### Index Reconstitution

Index reconstitution is about removing constituent securities to substitute them with ones that are closer to the characteristics of the index. An index is reconstituted on a specified day (for example in each quarter). A decision is made if a security should remain in the index or be removed.

As financial markets and financial engineering are developing, market indices serve more functions than before. Market indices:

- measure changes in the values of securities,

are gauges of market sentiment, - provide information on the rates of return and risk that can be used in financial models, and
- serve as benchmarks for financial instruments and portfolios, as well as for ETF funds and index funds that follow these benchmark indices.

Various financial models use data on historical returns on assets and risks associated with the assets. Such data are often based on market indices. One example is systematic risk, used in the CAPM model.

To assess the rate of return on investment, we need to compare it against other values. For example, our point of reference can be the results of other instruments or portfolios. Alternatively, we can compare the results of an investment against a benchmark market index. For example, an American investor who buys and sells shares in the American market can compare his results to the S&P 500 index.

Most actively managed funds yield worse results than their benchmark indices. For this reason, a trend has emerged to invest in market indices rather than in actively managed funds. To make things easier, instruments have been developed that follow changes in index prices. They include ETFs and index funds. The managers of such funds try to follow index results as closely as possible. We can therefore say that some market indices are benchmark indices for those funds.

Let’s categorize indices according to the types of assets and securities they are consisted of. We distinguish among:

- equity indices,
- fixed-income indices,
- commodity indices,
- real estate investment trust indices, and
- hedge fund indices.

### Equity Indices

Since the equity market is very diverse, there are plenty of options for creating equity indices. Equity indices include broad market, multimarket, sector, or style indices.

(...)

### Fixed-Income Indices

Indices representing fixed-income securities are created based on a variety of criteria. They include the issuer's sector, country of origin, type of financing, the currency of payments, maturity, or the issuer's credit quality. One problem for those constructing fixed-income indices is bond rollover and expiry. Additionally, a fixed-income market is a dealer market, so it may be necessary to obtain price information from dealers.

### Commodity Indices

Commodity indices can represent all types of commodities, e.g. precious metals, agricultural products, energy products, and industrial metals.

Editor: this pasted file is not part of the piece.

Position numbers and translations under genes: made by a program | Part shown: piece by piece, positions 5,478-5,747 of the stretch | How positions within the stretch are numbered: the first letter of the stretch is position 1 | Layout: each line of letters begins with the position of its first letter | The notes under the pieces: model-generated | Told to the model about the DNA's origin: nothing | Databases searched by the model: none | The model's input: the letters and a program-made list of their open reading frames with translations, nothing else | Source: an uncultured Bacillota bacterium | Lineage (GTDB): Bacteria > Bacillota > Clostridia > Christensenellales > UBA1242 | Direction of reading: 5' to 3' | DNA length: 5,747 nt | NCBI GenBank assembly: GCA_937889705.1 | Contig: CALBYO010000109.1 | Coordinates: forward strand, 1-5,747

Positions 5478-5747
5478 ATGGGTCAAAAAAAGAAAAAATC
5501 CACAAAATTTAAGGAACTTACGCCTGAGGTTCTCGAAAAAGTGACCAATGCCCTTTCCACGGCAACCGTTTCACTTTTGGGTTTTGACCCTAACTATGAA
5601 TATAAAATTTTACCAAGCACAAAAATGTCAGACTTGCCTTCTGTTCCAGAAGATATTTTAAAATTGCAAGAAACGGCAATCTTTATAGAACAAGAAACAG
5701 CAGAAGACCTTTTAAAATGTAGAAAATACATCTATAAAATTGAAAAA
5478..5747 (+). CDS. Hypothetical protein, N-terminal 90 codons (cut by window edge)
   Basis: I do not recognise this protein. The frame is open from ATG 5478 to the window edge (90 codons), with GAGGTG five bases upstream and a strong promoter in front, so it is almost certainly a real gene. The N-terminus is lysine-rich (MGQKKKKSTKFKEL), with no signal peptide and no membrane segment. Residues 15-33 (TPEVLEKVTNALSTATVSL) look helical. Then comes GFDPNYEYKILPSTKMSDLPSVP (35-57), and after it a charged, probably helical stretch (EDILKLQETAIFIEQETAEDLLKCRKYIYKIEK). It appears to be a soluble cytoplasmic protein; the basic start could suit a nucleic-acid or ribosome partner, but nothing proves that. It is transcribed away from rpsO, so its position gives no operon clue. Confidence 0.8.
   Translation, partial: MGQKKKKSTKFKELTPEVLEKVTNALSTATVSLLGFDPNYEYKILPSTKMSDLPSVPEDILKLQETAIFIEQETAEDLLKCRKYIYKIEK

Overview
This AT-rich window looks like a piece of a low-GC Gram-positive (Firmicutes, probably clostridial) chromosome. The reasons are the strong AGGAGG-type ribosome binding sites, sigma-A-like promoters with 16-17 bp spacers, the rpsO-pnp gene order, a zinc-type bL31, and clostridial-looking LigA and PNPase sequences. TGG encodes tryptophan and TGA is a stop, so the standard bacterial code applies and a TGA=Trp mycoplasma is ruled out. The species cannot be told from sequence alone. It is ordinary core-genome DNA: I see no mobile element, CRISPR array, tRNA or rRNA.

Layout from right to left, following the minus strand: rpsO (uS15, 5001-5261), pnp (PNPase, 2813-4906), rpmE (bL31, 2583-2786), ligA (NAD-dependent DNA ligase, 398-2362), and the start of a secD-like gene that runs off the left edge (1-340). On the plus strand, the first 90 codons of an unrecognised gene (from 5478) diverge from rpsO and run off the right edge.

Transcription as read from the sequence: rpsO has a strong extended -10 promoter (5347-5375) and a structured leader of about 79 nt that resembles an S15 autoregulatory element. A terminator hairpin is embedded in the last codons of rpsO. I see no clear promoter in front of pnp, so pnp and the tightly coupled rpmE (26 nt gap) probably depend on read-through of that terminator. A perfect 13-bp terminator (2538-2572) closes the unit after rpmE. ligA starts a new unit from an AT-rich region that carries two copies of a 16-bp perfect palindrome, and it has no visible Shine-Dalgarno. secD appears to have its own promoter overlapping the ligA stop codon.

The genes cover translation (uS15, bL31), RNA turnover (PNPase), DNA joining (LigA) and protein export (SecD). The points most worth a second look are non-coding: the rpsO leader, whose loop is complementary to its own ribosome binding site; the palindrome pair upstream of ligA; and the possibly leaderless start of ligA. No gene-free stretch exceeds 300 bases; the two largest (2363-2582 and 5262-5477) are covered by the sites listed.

### Real Estate Investment Trust Indices

We distinguish between two categories of indices associated with the real estate market. The first category is indices associated with markets for real estate securities. These indices consist of stocks issued by property developers. The other represents markets for real estate. Real estate security markets are characterized by high liquidity, whereas the liquidity of real estate markets is very low.

Real estate indices include appraisal indices, repeat sales indices, and real estate investment trust (REIT) indices.

### Hedge Fund Indices

Hedge funds are aggressive investment funds that use leverage and a wide range of investment strategies. Given the fast growth of this market, many indices have emerged in recent years that reflect hedge fund return changes. One such index is the Van Global Hedge Fund Index. Indices of this type are usually created based on databases kept by research organizations. They reflect the results of hedge funds either globally or for specific strategies.

- A market index is a tool for gauging market trends.
- We can distinguish between two types of indices: price return indices and total return indices.
- The role of a divisor is to scale the value of an index to a convenient value and to assure that an index is a continuous measure.
- Index weighting is about determining the proportion of individual securities in an index. We distinguish among price weighting, equal weighting, market-capitalization weighting, float-adjusted market-capitalization weighting, and fundamental weighting.
- The price weighting leads to overweighting the shares with higher prices and underweighting the shares with lower prices in the index.
- In the case of equal weighting, the smaller companies have a relatively greater impact on the index value, than the bigger ones.
- In market-capitalization indices overvalued companies have a bigger impact on the index than they should have.
- The purpose of rebalancing is to keep the weights of the securities in an index consistent with the adopted weighting method.
- Index reconstitution is about removing constituent securities to substitute them with ones that are closer to the characteristics of the index.
- Broad market indices represent the situation in the market as a whole.
- Instruments in multimarket indices are those traded in more than one market.
- Sector indices include instruments representing a particular sector of the economy.
- Style indices include securities with similar characteristics.